The German shepherd dog has long been known for its beauty, nobility, intelligence, and appearance. What many people don't realize - and this even includes some German shepherd owners themselves - is that many of these traits, specifically the appearance, can be altered through certain breeding tactics or methods.
When the German shepherd dog first came to be, it was a medium size dog with a somewhat longer and coarser coat and small, erect ears. It had a straight back, sturdy build, and was a working herding dog. Its gait consisted of a walk which covered a lot of ground quickly, and its trot was similar to a run, only with a more graceful appearance.
Through the years, German shepherd breeders have entered different bloodlines into the German shepherd, which has taken away many of their original traits - most importantly their straight back. The American line German shepherd is bred with more angulations through the body resulting in the sloping back you see in many of today's German shepherds. They are now being bred more for show than for their original working ability. The American Kennel Club has adjusted their requirements for what makes the "perfect German shepherd" based on these changes.
Many breeders of the German lines of German Shepherds have strongly disagreed with this type of breeding, going so far as to say they have ruined the best qualities of the German Shepherd dog and what they were originally designed for, which was to work. Their other complaint is that in breeding for "show" quality rather than working ability, they are creating dogs that look beautiful in the show ring, but do not have the correct temperament to be good working dogs or reliable pets. Many German shepherd dogs have been used for police dogs, but German breeders don't believe these American line German shepherd dogs have the right characteristics to be loyal, brave and faithful companions, and working dogs.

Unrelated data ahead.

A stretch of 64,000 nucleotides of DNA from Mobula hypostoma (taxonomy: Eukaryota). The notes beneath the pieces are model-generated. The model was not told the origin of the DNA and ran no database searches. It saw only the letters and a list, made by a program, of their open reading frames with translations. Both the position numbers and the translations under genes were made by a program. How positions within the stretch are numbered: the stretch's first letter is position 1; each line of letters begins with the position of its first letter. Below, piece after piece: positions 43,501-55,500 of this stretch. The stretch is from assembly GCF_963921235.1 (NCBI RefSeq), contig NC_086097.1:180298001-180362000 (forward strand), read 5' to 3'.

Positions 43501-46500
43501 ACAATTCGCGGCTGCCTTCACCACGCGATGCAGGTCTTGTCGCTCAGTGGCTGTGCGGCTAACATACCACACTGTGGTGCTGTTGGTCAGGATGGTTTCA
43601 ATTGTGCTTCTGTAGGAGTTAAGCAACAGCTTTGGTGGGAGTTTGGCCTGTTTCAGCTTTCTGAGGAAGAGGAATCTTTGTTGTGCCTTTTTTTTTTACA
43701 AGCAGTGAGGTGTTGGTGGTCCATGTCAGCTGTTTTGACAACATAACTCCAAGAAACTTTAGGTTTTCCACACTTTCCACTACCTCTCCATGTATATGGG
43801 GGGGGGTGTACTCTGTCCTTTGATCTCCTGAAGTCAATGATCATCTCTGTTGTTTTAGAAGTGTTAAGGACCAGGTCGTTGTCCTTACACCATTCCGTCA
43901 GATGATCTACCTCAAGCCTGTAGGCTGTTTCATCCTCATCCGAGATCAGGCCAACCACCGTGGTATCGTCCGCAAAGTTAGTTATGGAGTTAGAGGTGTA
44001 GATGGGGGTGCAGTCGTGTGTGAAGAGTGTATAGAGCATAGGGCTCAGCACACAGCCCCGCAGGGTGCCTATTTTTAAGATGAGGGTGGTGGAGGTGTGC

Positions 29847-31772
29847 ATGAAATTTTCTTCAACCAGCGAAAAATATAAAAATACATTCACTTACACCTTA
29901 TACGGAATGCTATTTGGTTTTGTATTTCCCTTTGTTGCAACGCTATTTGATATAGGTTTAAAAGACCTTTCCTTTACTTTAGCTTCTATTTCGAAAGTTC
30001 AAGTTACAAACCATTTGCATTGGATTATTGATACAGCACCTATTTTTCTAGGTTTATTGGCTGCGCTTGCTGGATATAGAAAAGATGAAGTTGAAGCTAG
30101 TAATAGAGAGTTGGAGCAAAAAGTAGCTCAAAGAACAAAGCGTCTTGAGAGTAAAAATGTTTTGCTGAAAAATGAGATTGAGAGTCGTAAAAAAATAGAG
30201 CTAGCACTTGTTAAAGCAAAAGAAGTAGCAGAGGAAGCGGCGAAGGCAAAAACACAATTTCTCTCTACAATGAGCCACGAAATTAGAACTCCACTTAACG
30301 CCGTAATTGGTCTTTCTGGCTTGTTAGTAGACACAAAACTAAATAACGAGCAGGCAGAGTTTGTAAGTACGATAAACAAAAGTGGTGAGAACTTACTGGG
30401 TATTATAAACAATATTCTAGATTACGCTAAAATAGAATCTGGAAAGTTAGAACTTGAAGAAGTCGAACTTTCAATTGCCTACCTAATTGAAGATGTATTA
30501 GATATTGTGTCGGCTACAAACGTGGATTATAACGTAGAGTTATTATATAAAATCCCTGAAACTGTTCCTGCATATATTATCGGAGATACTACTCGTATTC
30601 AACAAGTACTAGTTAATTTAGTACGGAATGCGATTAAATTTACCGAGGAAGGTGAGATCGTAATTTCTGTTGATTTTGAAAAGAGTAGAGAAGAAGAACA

There has been much controversy between the German breeders and the American line German shepherd breeders regarding what the perfect German shepherd dog consists of. American breeders have been accused of being so concerned with the appearance of the dog that they have made sacrifices on the quality and temperament. In Germany, before two German shepherd dogs can be bred, they have to pass a Schutzhund test. To become a Schutzhund certified dog, they must complete training and testing based on working ability, drive, and temperament. Looks play no part in Schutzhund, so they know when they breed their dogs, they are getting good bloodlines.
Another concern the breeders have with the newer American line German shepherd dog is in the low slant of their back end and hips. With the back legs sloped as much as they are, the dog doesn't have the balance they would have if their back were straight - unless the dog is moving forward. They also believe this forced sloping angle is responsible for more shepherds developing hip Dysplasia.
The American line German shepherd breeders feel that the American bloodlines have added beauty to the breed and have not sacrificed any of what made the breed so popular in the first place. In the end, appearance is in the eye of the beholder in regards to which line of German shepherd each person prefers.